• 0 avatar

        @cls12vg30 – I have no reason to travel to the “Middle East” ;)

      • 0 avatar

        Offhand, the only force that clearly runs Chargers out here in decent numbers is Brampton, and they’re sort of obligated to.

        • 0 avatar

          London’s preferred cruiser is also the Charger, with a few Explorers and Tahoes here and there, mostly for supervisor and K-9 duties. We were Crown Vic Central when Talbotville was in full swing, to the point where Murray Faulkner, the former police chief, ordered about 50 extra 2011 models and stockpiled them once the plant closure was announced. The Charger is the closest Canadian-built product now, so it wins by default.

  • avatar

    I loved the current ‘Rango before and it looks damn good in uniform. Along with the Grand Cherokee its one of the few ‘traditional’ SUVs Id even consider owning.

  • avatar

    I hope the Durango drops the Crossover and switches back to an SUV in the next generation, maybe it can finally give the GM fullsizers some competition. Especially seeing everyone else putting out more crossovers, having real SUVs available is a huge brand builder.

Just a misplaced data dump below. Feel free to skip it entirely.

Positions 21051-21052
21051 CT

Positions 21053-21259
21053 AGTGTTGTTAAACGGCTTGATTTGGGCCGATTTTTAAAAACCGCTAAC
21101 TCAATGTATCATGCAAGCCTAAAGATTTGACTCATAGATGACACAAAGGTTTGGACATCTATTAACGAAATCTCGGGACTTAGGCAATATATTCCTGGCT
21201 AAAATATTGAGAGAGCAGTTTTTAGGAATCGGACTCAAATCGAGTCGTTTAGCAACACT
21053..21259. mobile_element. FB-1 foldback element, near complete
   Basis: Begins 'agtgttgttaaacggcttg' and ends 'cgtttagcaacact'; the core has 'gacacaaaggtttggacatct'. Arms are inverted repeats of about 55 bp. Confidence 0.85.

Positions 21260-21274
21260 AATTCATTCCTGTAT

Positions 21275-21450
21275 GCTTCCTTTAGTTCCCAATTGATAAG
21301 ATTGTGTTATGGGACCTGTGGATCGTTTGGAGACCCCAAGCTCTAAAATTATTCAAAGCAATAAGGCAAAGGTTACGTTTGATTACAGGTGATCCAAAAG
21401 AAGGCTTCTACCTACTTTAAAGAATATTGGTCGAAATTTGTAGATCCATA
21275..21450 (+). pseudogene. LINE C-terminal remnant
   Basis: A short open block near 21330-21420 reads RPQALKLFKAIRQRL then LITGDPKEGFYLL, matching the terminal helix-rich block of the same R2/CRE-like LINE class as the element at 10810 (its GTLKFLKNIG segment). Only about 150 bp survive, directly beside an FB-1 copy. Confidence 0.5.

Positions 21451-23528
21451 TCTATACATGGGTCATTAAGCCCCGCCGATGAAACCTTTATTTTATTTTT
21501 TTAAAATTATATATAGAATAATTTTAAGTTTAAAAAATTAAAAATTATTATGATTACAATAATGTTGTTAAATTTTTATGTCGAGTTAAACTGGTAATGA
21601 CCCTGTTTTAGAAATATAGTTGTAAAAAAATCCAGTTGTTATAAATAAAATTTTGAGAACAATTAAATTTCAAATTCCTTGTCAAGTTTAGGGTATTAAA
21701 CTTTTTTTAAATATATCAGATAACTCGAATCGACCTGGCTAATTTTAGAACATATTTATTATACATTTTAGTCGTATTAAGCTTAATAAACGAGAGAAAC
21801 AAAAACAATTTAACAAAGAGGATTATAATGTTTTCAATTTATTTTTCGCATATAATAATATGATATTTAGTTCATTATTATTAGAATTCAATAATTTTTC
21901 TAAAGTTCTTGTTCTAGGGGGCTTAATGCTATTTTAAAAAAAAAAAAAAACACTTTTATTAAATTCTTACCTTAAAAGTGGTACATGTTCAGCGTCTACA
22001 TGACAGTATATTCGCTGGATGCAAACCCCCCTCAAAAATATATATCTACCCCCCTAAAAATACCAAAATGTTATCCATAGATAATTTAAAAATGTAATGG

• 0 avatar

      Jeep will have that covered for you.

      The Durango has never been a full size competitor, though the 2nd gen was close, based on the Ram platform of the time.

  • avatar

    Hmm…the Durango would be nice but we just got 7 Chevy Silverado Crew Cabs V6, 5 Explorer Interceptors, 1 Explorer XLT ( very weird) 2 Chargers replaceing 2 2010 Hemi Chargers.
    The Explorer Interceptors are very spartan, no non-sense and FWD. The XLT is very luxurious in comparison and is an AWD. Must have been a mistake. The lack of any arm rest makes the Explorer Interceptors a bit uncomfortable. The interceptors come with Goodyear Eagles but the XLT has Michelins.
    We are good for the next 8 years.

    • 0 avatar

      As the retired fleet command guy in charge of a 500 vehicle police fleet, my best guess for that “one off XLT” is most likely the Chief’s new vehicle. It is not unusual to spec out vehicles for a specific individual, particularly a police chief or the high sheriff…